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##### Learning - Decision Trees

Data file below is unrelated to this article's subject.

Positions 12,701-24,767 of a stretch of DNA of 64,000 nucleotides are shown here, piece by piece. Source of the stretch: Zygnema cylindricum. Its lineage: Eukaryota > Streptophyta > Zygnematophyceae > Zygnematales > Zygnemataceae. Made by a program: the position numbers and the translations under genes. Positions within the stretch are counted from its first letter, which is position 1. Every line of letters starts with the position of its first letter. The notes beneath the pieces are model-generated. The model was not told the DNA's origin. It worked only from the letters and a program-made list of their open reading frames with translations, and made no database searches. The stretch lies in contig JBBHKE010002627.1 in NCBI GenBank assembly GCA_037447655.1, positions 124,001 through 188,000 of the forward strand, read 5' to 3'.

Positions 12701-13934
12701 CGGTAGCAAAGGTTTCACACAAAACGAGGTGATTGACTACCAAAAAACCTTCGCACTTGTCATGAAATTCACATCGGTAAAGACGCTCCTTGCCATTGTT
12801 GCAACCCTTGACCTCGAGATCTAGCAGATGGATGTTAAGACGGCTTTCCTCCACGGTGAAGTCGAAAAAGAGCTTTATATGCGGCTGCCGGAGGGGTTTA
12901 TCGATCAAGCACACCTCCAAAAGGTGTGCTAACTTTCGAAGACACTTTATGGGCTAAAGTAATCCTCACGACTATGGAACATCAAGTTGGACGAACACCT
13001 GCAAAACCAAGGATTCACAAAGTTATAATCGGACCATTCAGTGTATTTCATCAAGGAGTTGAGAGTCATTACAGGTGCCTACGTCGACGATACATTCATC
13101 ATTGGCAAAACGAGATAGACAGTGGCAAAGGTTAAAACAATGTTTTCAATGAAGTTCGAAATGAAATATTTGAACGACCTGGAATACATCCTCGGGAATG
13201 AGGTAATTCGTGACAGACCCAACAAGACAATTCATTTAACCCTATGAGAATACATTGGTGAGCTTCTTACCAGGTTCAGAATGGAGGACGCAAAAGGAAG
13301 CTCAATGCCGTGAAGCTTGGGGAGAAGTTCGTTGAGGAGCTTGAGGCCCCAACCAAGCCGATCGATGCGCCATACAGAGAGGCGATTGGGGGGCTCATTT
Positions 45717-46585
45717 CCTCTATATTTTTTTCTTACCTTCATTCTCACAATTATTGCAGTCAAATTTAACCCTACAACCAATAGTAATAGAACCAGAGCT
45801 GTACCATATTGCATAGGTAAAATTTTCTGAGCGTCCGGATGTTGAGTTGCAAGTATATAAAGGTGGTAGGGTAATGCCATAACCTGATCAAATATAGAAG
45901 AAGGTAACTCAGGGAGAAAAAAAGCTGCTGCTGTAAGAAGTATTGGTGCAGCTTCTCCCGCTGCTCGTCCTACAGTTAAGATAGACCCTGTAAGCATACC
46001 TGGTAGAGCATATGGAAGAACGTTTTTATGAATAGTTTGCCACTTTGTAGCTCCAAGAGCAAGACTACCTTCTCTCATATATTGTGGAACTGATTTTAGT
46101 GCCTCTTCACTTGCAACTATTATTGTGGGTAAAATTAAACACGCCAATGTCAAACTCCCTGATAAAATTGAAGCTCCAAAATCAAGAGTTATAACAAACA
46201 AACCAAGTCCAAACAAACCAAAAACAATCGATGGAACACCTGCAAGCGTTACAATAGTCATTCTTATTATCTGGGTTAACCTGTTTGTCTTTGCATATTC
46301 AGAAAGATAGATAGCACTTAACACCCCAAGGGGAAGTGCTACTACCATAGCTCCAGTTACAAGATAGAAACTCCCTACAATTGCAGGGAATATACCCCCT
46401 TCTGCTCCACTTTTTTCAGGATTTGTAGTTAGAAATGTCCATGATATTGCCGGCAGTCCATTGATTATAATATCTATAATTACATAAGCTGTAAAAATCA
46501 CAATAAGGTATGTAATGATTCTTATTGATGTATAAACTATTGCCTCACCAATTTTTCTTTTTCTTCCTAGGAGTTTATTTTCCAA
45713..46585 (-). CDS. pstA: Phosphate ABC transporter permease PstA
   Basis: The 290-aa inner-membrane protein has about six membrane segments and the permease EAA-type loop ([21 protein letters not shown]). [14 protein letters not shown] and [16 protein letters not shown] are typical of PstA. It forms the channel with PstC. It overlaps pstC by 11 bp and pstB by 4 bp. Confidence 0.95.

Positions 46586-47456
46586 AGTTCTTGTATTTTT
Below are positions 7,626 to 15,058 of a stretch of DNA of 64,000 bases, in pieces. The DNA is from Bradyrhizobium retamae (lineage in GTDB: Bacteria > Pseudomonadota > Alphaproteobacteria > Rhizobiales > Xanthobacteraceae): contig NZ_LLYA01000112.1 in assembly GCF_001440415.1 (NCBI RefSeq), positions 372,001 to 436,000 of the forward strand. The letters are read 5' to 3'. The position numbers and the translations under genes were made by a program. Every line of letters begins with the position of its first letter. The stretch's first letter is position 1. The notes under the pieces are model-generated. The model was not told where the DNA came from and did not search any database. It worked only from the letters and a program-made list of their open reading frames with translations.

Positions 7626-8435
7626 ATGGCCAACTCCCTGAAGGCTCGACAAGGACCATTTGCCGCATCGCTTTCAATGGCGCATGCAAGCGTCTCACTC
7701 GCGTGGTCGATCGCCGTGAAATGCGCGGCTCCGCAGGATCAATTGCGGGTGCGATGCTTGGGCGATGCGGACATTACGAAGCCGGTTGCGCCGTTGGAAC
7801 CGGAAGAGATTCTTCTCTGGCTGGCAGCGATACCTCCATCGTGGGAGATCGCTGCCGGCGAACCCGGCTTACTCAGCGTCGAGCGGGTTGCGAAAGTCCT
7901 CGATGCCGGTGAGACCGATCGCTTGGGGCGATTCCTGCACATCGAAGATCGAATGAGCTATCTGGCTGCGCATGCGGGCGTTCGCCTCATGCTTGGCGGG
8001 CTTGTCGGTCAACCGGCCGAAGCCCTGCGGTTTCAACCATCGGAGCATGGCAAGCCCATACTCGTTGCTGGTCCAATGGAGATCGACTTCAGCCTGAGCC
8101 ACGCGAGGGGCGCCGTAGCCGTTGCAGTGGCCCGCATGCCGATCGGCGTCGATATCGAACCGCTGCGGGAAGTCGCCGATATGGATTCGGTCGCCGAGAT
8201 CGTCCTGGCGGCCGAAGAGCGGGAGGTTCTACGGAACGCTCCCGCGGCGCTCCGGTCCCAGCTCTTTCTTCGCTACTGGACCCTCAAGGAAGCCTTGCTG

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**Learning - Decision Trees**Russell and Norvig: Chapter 18, Sections 18.1 through 18.4 CMSC 421 – Fall 2002 material from Jean-Claude Latombe and Daphne Koller**sensors**environment ? Performance standard agent actuators Critic Percepts Learning element Problem solver KB Actions Learning Agent**Types of Learning**• Supervised Learning - classification, prediction • Unsupervised Learning – clustering, segmentation, pattern discovery • Reinforcement Learning – learning MDPs, online learning**Supervised Learning**• A general framework • Logic-based/discrete learning: • learn a function f(X) (0,1) • Decision trees • Version space method • Probabilistic/Numeric learning • learn a function f(X) R • Neural nets**Supervised Learning**• Someone gives you a bunch of examples, telling you what each one is • Eventually, you figure out the mapping from properties (features) of the examples and their type**Logic-Inference Formulation**• Background knowledge KB • Training set D (observed knowledge) such that KB D • Inductive inference: Find h(inductive hypothesis) such that • KB and h are consistent • KB,hD Unlike in the function-learning formulation, h must be a logical sentence, but its inference may benefit from the background knowledge Note that h = D is a trivial,but uninteresting solution (data caching)**Rewarded Card Example**• Deck of cards, with each card designated by [r,s], its rank and suit, and some cards “rewarded” • Background knowledge KB:((r=1) v … v (r=10)) NUM(r)((r=J) v (r=Q) v (r=K)) FACE(r)((s=S) v (s=C)) BLACK(s)((s=D) v (s=H)) RED(s) • Training set D:REWARD([4,C]) REWARD([7,C]) REWARD([2,S]) REWARD([5,H]) REWARD([J,S])**Rewarded Card Example**• Background knowledge KB:((r=1) v … v (r=10)) NUM(r)((r=J) v (r=Q) v (r=K)) FACE(r)((s=S) v (s=C)) BLACK(s)((s=D) v (s=H)) RED(s) • Training set D:REWARD([4,C]) REWARD([7,C]) REWARD([2,S]) REWARD([5,H]) REWARD([J,S]) • Possible hypothesis:h (NUM(r) BLACK(s) REWARD([r,s])) There are several possible inductive hypotheses**Learning a Predicate**• Set E of objects (e.g., cards) • Goal predicate CONCEPT(x), where x is an object in E, that takes the value True or False (e.g., REWARD) • Observable predicates A(x), B(X), … (e.g., NUM, RED) • Training set: values of CONCEPT for some combinations of values of the observable predicates**A Possible Training Set**Note that the training set does not say whether an observable predicate A, …, E is pertinent or not**Learning a Predicate**• Set E of objects (e.g., cards) • Goal predicate CONCEPT(x), where x is an object in E, that takes the value True or False (e.g., REWARD) • Observable predicates A(x), B(X), … (e.g., NUM, RED) • Training set: values of CONCEPT for some combinations of values of the observable predicates • Find a representation of CONCEPT in the form: CONCEPT(x) S(A,B, …)where S(A,B,…) is a sentence built with the observable predicates, e.g.:CONCEPT(x) A(x) (B(x) v C(x))**a small one!**Example set • An example consists of the values of CONCEPT and the observable predicates for some object x • A example is positive if CONCEPT is True, else it is negative • The set E of all examples is the example set • The training set is a subset of E**Hypothesis Space**• An hypothesis is any sentence h of the form: CONCEPT(x) S(A,B, …)where S(A,B,…) is a sentence built with the observable predicates • The set of all hypotheses is called the hypothesis space H • An hypothesis h agrees with an example if it gives the correct value of CONCEPT**Inductivehypothesis h**Training set D - - + - + - - - - + + + + - - + + + + - - - + + Hypothesis space H Example set X Inductive Learning Scheme**2n**2 Size of the Hypothesis Space • n observable predicates • 2n entries in truth table • In the absence of any restriction (bias), there are hypotheses to choose from • n = 6 2x1019 hypotheses!**Multiple Inductive Hypotheses**Need for a system of preferences – called a bias – to compare possible hypotheses h1NUM(x) BLACK(x) REWARD(x) h2BLACK([r,s]) (r=J) REWARD([r,s]) h3 ([r,s]=[4,C]) ([r,s]=[7,C]) [r,s]=[2,S]) ([r,s]=[5,H]) ([r,s]=[J,S]) REWARD([r,s]) agree with all the examples in the training set**Keep-It-Simple (KIS) Bias**• Motivation • If an hypothesis is too complex it may not be worth learning it (data caching might just do the job as well) • There are much fewer simple hypotheses than complex ones, hence the hypothesis space is smaller • Examples: • Use much fewer observable predicates than suggested by the training set • Constrain the learnt predicate, e.g., to use only “high-level” observable predicates such as NUM, FACE, BLACK, and RED and/or to be a conjunction of literals If the bias allows only sentences S that are conjunctions of k << n predicates picked fromthe n observable predicates, then the size of H is O(nk)**Predicate-Learning Methods**• Decision tree • Version space**Patrons?**None Full Some Hungry? True False Yes No False Type? Burger Italian Thai False FriSat? True Multi-valued attributes False True Decision Tree WillWait predicate (Russell and Norvig)**A?**True False B? False False True C? True True False True False Predicate as a Decision Tree The predicate CONCEPT(x) A(x) (B(x) v C(x)) can be represented by the following decision tree: • Example:A mushroom is poisonous iffit is yellow and small, or yellow, • big and spotted • x is a mushroom • CONCEPT = POISONOUS • A = YELLOW • B = BIG • C = SPOTTED**A?**True False B? False False True C? True True False True False Predicate as a Decision Tree The predicate CONCEPT(x) A(x) (B(x) v C(x)) can be represented by the following decision tree: • Example:A mushroom is poisonous iffit is yellow and small, or yellow, • big and spotted • x is a mushroom • CONCEPT = POISONOUS • A = YELLOW • B = BIG • C = SPOTTED • D = FUNNEL-CAP • E = BULKY**D**E B A A T F C T F T F T E A F T T F Possible Decision Tree**D**E B A A T F C A? CONCEPT A (B v C) True False T F B? False False T F T True E C? True False A True False True F T T F Possible Decision Tree CONCEPT (D (E v A)) v (C (B v ((E A) v A))) KIS bias Build smallest decision tree Computationally intractable problem greedy algorithm**Getting Started**The distribution of the training set is: True: 6, 7, 8, 9, 10,13 False: 1, 2, 3, 4, 5, 11, 12**Getting Started**The distribution of training set is: True: 6, 7, 8, 9, 10,13 False: 1, 2, 3, 4, 5, 11, 12 Without testing any observable predicate, we could predict that CONCEPT is False (majority rule) with an estimated probability of error P(E) = 6/13**Getting Started**The distribution of training set is: True: 6, 7, 8, 9, 10,13 False: 1, 2, 3, 4, 5, 11, 12 Without testing any observable predicate, we could report that CONCEPT is False (majority rule)with an estimated probability of error P(E) = 6/13 Assuming that we will only include one observable predicate in the decision tree, which predicateshould we test to minimize the probability of error?**A**F T 6, 7, 8, 9, 10, 13 11, 12 True: False: 1, 2, 3, 4, 5 If we test only A, we will report that CONCEPT is Trueif A is True (majority rule) and False otherwise The estimated probability of error is: Pr(E) = (8/13)x(2/8) + (5/13)x0 = 2/13 Assume It’s A**B**F T 9, 10 2, 3, 11, 12 True: False: 6, 7, 8, 13 1, 4, 5 If we test only B, we will report that CONCEPT is Falseif B is True and True otherwise The estimated probability of error is: Pr(E) = (6/13)x(2/6) + (7/13)x(3/7) = 5/13 Assume It’s B**C**F T 6, 8, 9, 10, 13 1, 3, 4 True: False: 7 1, 5, 11, 12 If we test only C, we will report that CONCEPT is Trueif C is True and False otherwise The estimated probability of error is: Pr(E) = (8/13)x(3/8) + (5/13)x(1/5) = 4/13 Assume It’s C**D**F T 7, 10, 13 3, 5 True: False: 6, 8, 9 1, 2, 4, 11, 12 If we test only D, we will report that CONCEPT is Trueif D is True and False otherwise The estimated probability of error is: Pr(E) = (5/13)x(2/5) + (8/13)x(3/8) = 5/13 Assume It’s D**E**F T 8, 9, 10, 13 1, 3, 5, 12 True: False: 6, 7 2, 4, 11 If we test only E we will report that CONCEPT is False, independent of the outcome The estimated probability of error is unchanged: Pr(E) = (8/13)x(4/8) + (5/13)x(2/5) = 6/13 Assume It’s E So, the best predicate to test is A**6, 8, 9, 10, 13**True: False: 7 11, 12 Choice of Second Predicate A F T False C F T The majority rule gives the probability of error Pr(E) = 1/8**11,12**True: False: 7 Choice of Third Predicate A F T False C F T True B T F**A**True False A? C False False True True False B? False True B False True True False C? True False True True False False True Final Tree L CONCEPT A (C v B)**Subset of examples that satisfy A**Learning a Decision Tree DTL(D,Predicates) • If all examples in D are positive then return True • If all examples in D are negative then return False • If Predicates in empty then return failure • A most discriminating predicate in Predicates • Return the tree whose: - root is A, - left branch is DTL(D+A,Predicates-A), - right branch is DTL(D-A,Predicates-A)**Using Information Theory**• Rather than minimizing the probability of error, most existing learning procedures try to minimize the expected number of questions needed to decide if an object x satisfies CONCEPT • This minimization is based on a measure of the “quantity of information” that is contained in the truth value of an observable predicate**# of Questions to Identify an Object**• Let U be a set of size |U| • We want to identify any particular object of U with only True/False questions • What is the minimum number of questions that will we need on the average? • The answer is log2|U|, since the best we can do at each question is to split the set of remaining objects in half**# of Questions to Identify an Object**• Now, suppose that a question Q splits U into two subsets T and F of sizes |T| and |F| • What is the minimum number of questions that will we need on the average, assuming that we will ask Q first?**# of Questions to Identify an Object**• Now, suppose that a question Q splits U into two subsets T and F of sizes |T| and |F| • What is the minimum average number of questions that will we need assuming that we will ask Q first? • The answer is:(|T|/|U|)log2|T|+ (|F|/|U|)log2|F|**Information Content of an Answer**• The number of questions saved by asking Q is: IQ= log2|U| – (|T|/|U|)log2|T| + (|F|/|U|)log2|F|which is called the information content of the answer to Q • Posing pT = |T|/|U| and pF = |F|/|U|,we get:IQ = log2|U|–pTlog2(pT|U|) – pFlog2(pF|U|) • Since pT+pF = 1, we have:IQ = – pTlog2pT – pFlog2pF = I(pT,pF) 1**Application to Decision Tree**• In a decision tree we are not interested in identifying a particular object from a set U=D, but in determining if a certain object x verifies or contradicts CONCEPT • Let us divide D into two subsets: • D+: the positive examples • D-: the negative examples • Let p = |D+|/|D| and q = 1-p**Application to Decision Tree**• In a decision tree we are not interested in identifying a particular object from a set D, but in determining if a certain object x verifies or contradicts a predicate CONCEPT • Let us divide D into two subsets: • D+: the positive examples • D-: the negative examples • Let p = |D+|/|D| and q = 1-p • The information content of the answer to the question CONCEPT(x)? would be: ICONCEPT = I(p,q) = – plog2p – qlog2q**Application to Decision Tree**• Instead, we can ask A(x)? where A is an observable predicate • The answer to A(x)? divides D into two subsets D+A and D-A • Let p1 be the ratio of objects that verify CONCEPT in D+A, and q1=1-p1 • Let p2 be the ratio of objects that verify CONCEPT in D-A, and q2=1-p2**Information content of the answer to CONCEPT(x)? before**testing A Application to Decision Tree At each recursion, the learning procedure includes in the decision tree the observable predicate that maximizes the gain of information ICONCEPT - (|D+A|/|D|) I(p1,q1) + (|D-A|/|D|) I(p2,q2) • Instead, we can ask A(x)? • The answer divides D into two subsets D+A and D-A • Let p1 be the ratio of objects that verify CONCEPT in D+A and q1 = 1- p1 • Let p2 be the ratio of objects that verify CONCEPT in X-A and q2= 1- p2 • The expected information content of the answer to the question CONCEPT(x)? would then be:(|D+A|/|D|) I(p1,q1) + (|D-A|/|D|) I(p2,q2) ICONCEPT This predicate is the most discriminating**100**% correct on test set size of training set Typical learning curve Miscellaneous Issues • Assessing performance: • Training set and test set • Learning curve**Risk of using irrelevantobservable predicates togenerate an**hypothesisthat agrees with all examplesin the training set The resulting decision tree + majority rule may not classify correctly all examples in the training set Terminate recursion when information gain is too small Miscellaneous Issues • Assessing performance: • Training set and test set • Learning curve • Overfitting • Tree pruning • Cross-validation**The value of an observablepredicate P is unknown foran**example x. Then construct a decision tree for both valuesof P and select the value that ends up classifying x in the largest class Miscellaneous Issues • Assessing performance: • Training set and test set • Learning curve • Overfitting • Tree pruning • Cross-validation • Missing data**Select threshold that maximizesinformation gain**Miscellaneous Issues • Assessing performance: • Training set and test set • Learning curve • Overfitting • Tree pruning • Cross-validation • Missing data • Multi-valued and continuous attributes These issues occur with virtually any learning method**Applications of Decision Tree**• Medical diagnostic • Evaluation of geological systems for assessing gas and oil basins • Early detection of problems (e.g., jamming) during oil drilling operations • Automatic generation of rules in expert systems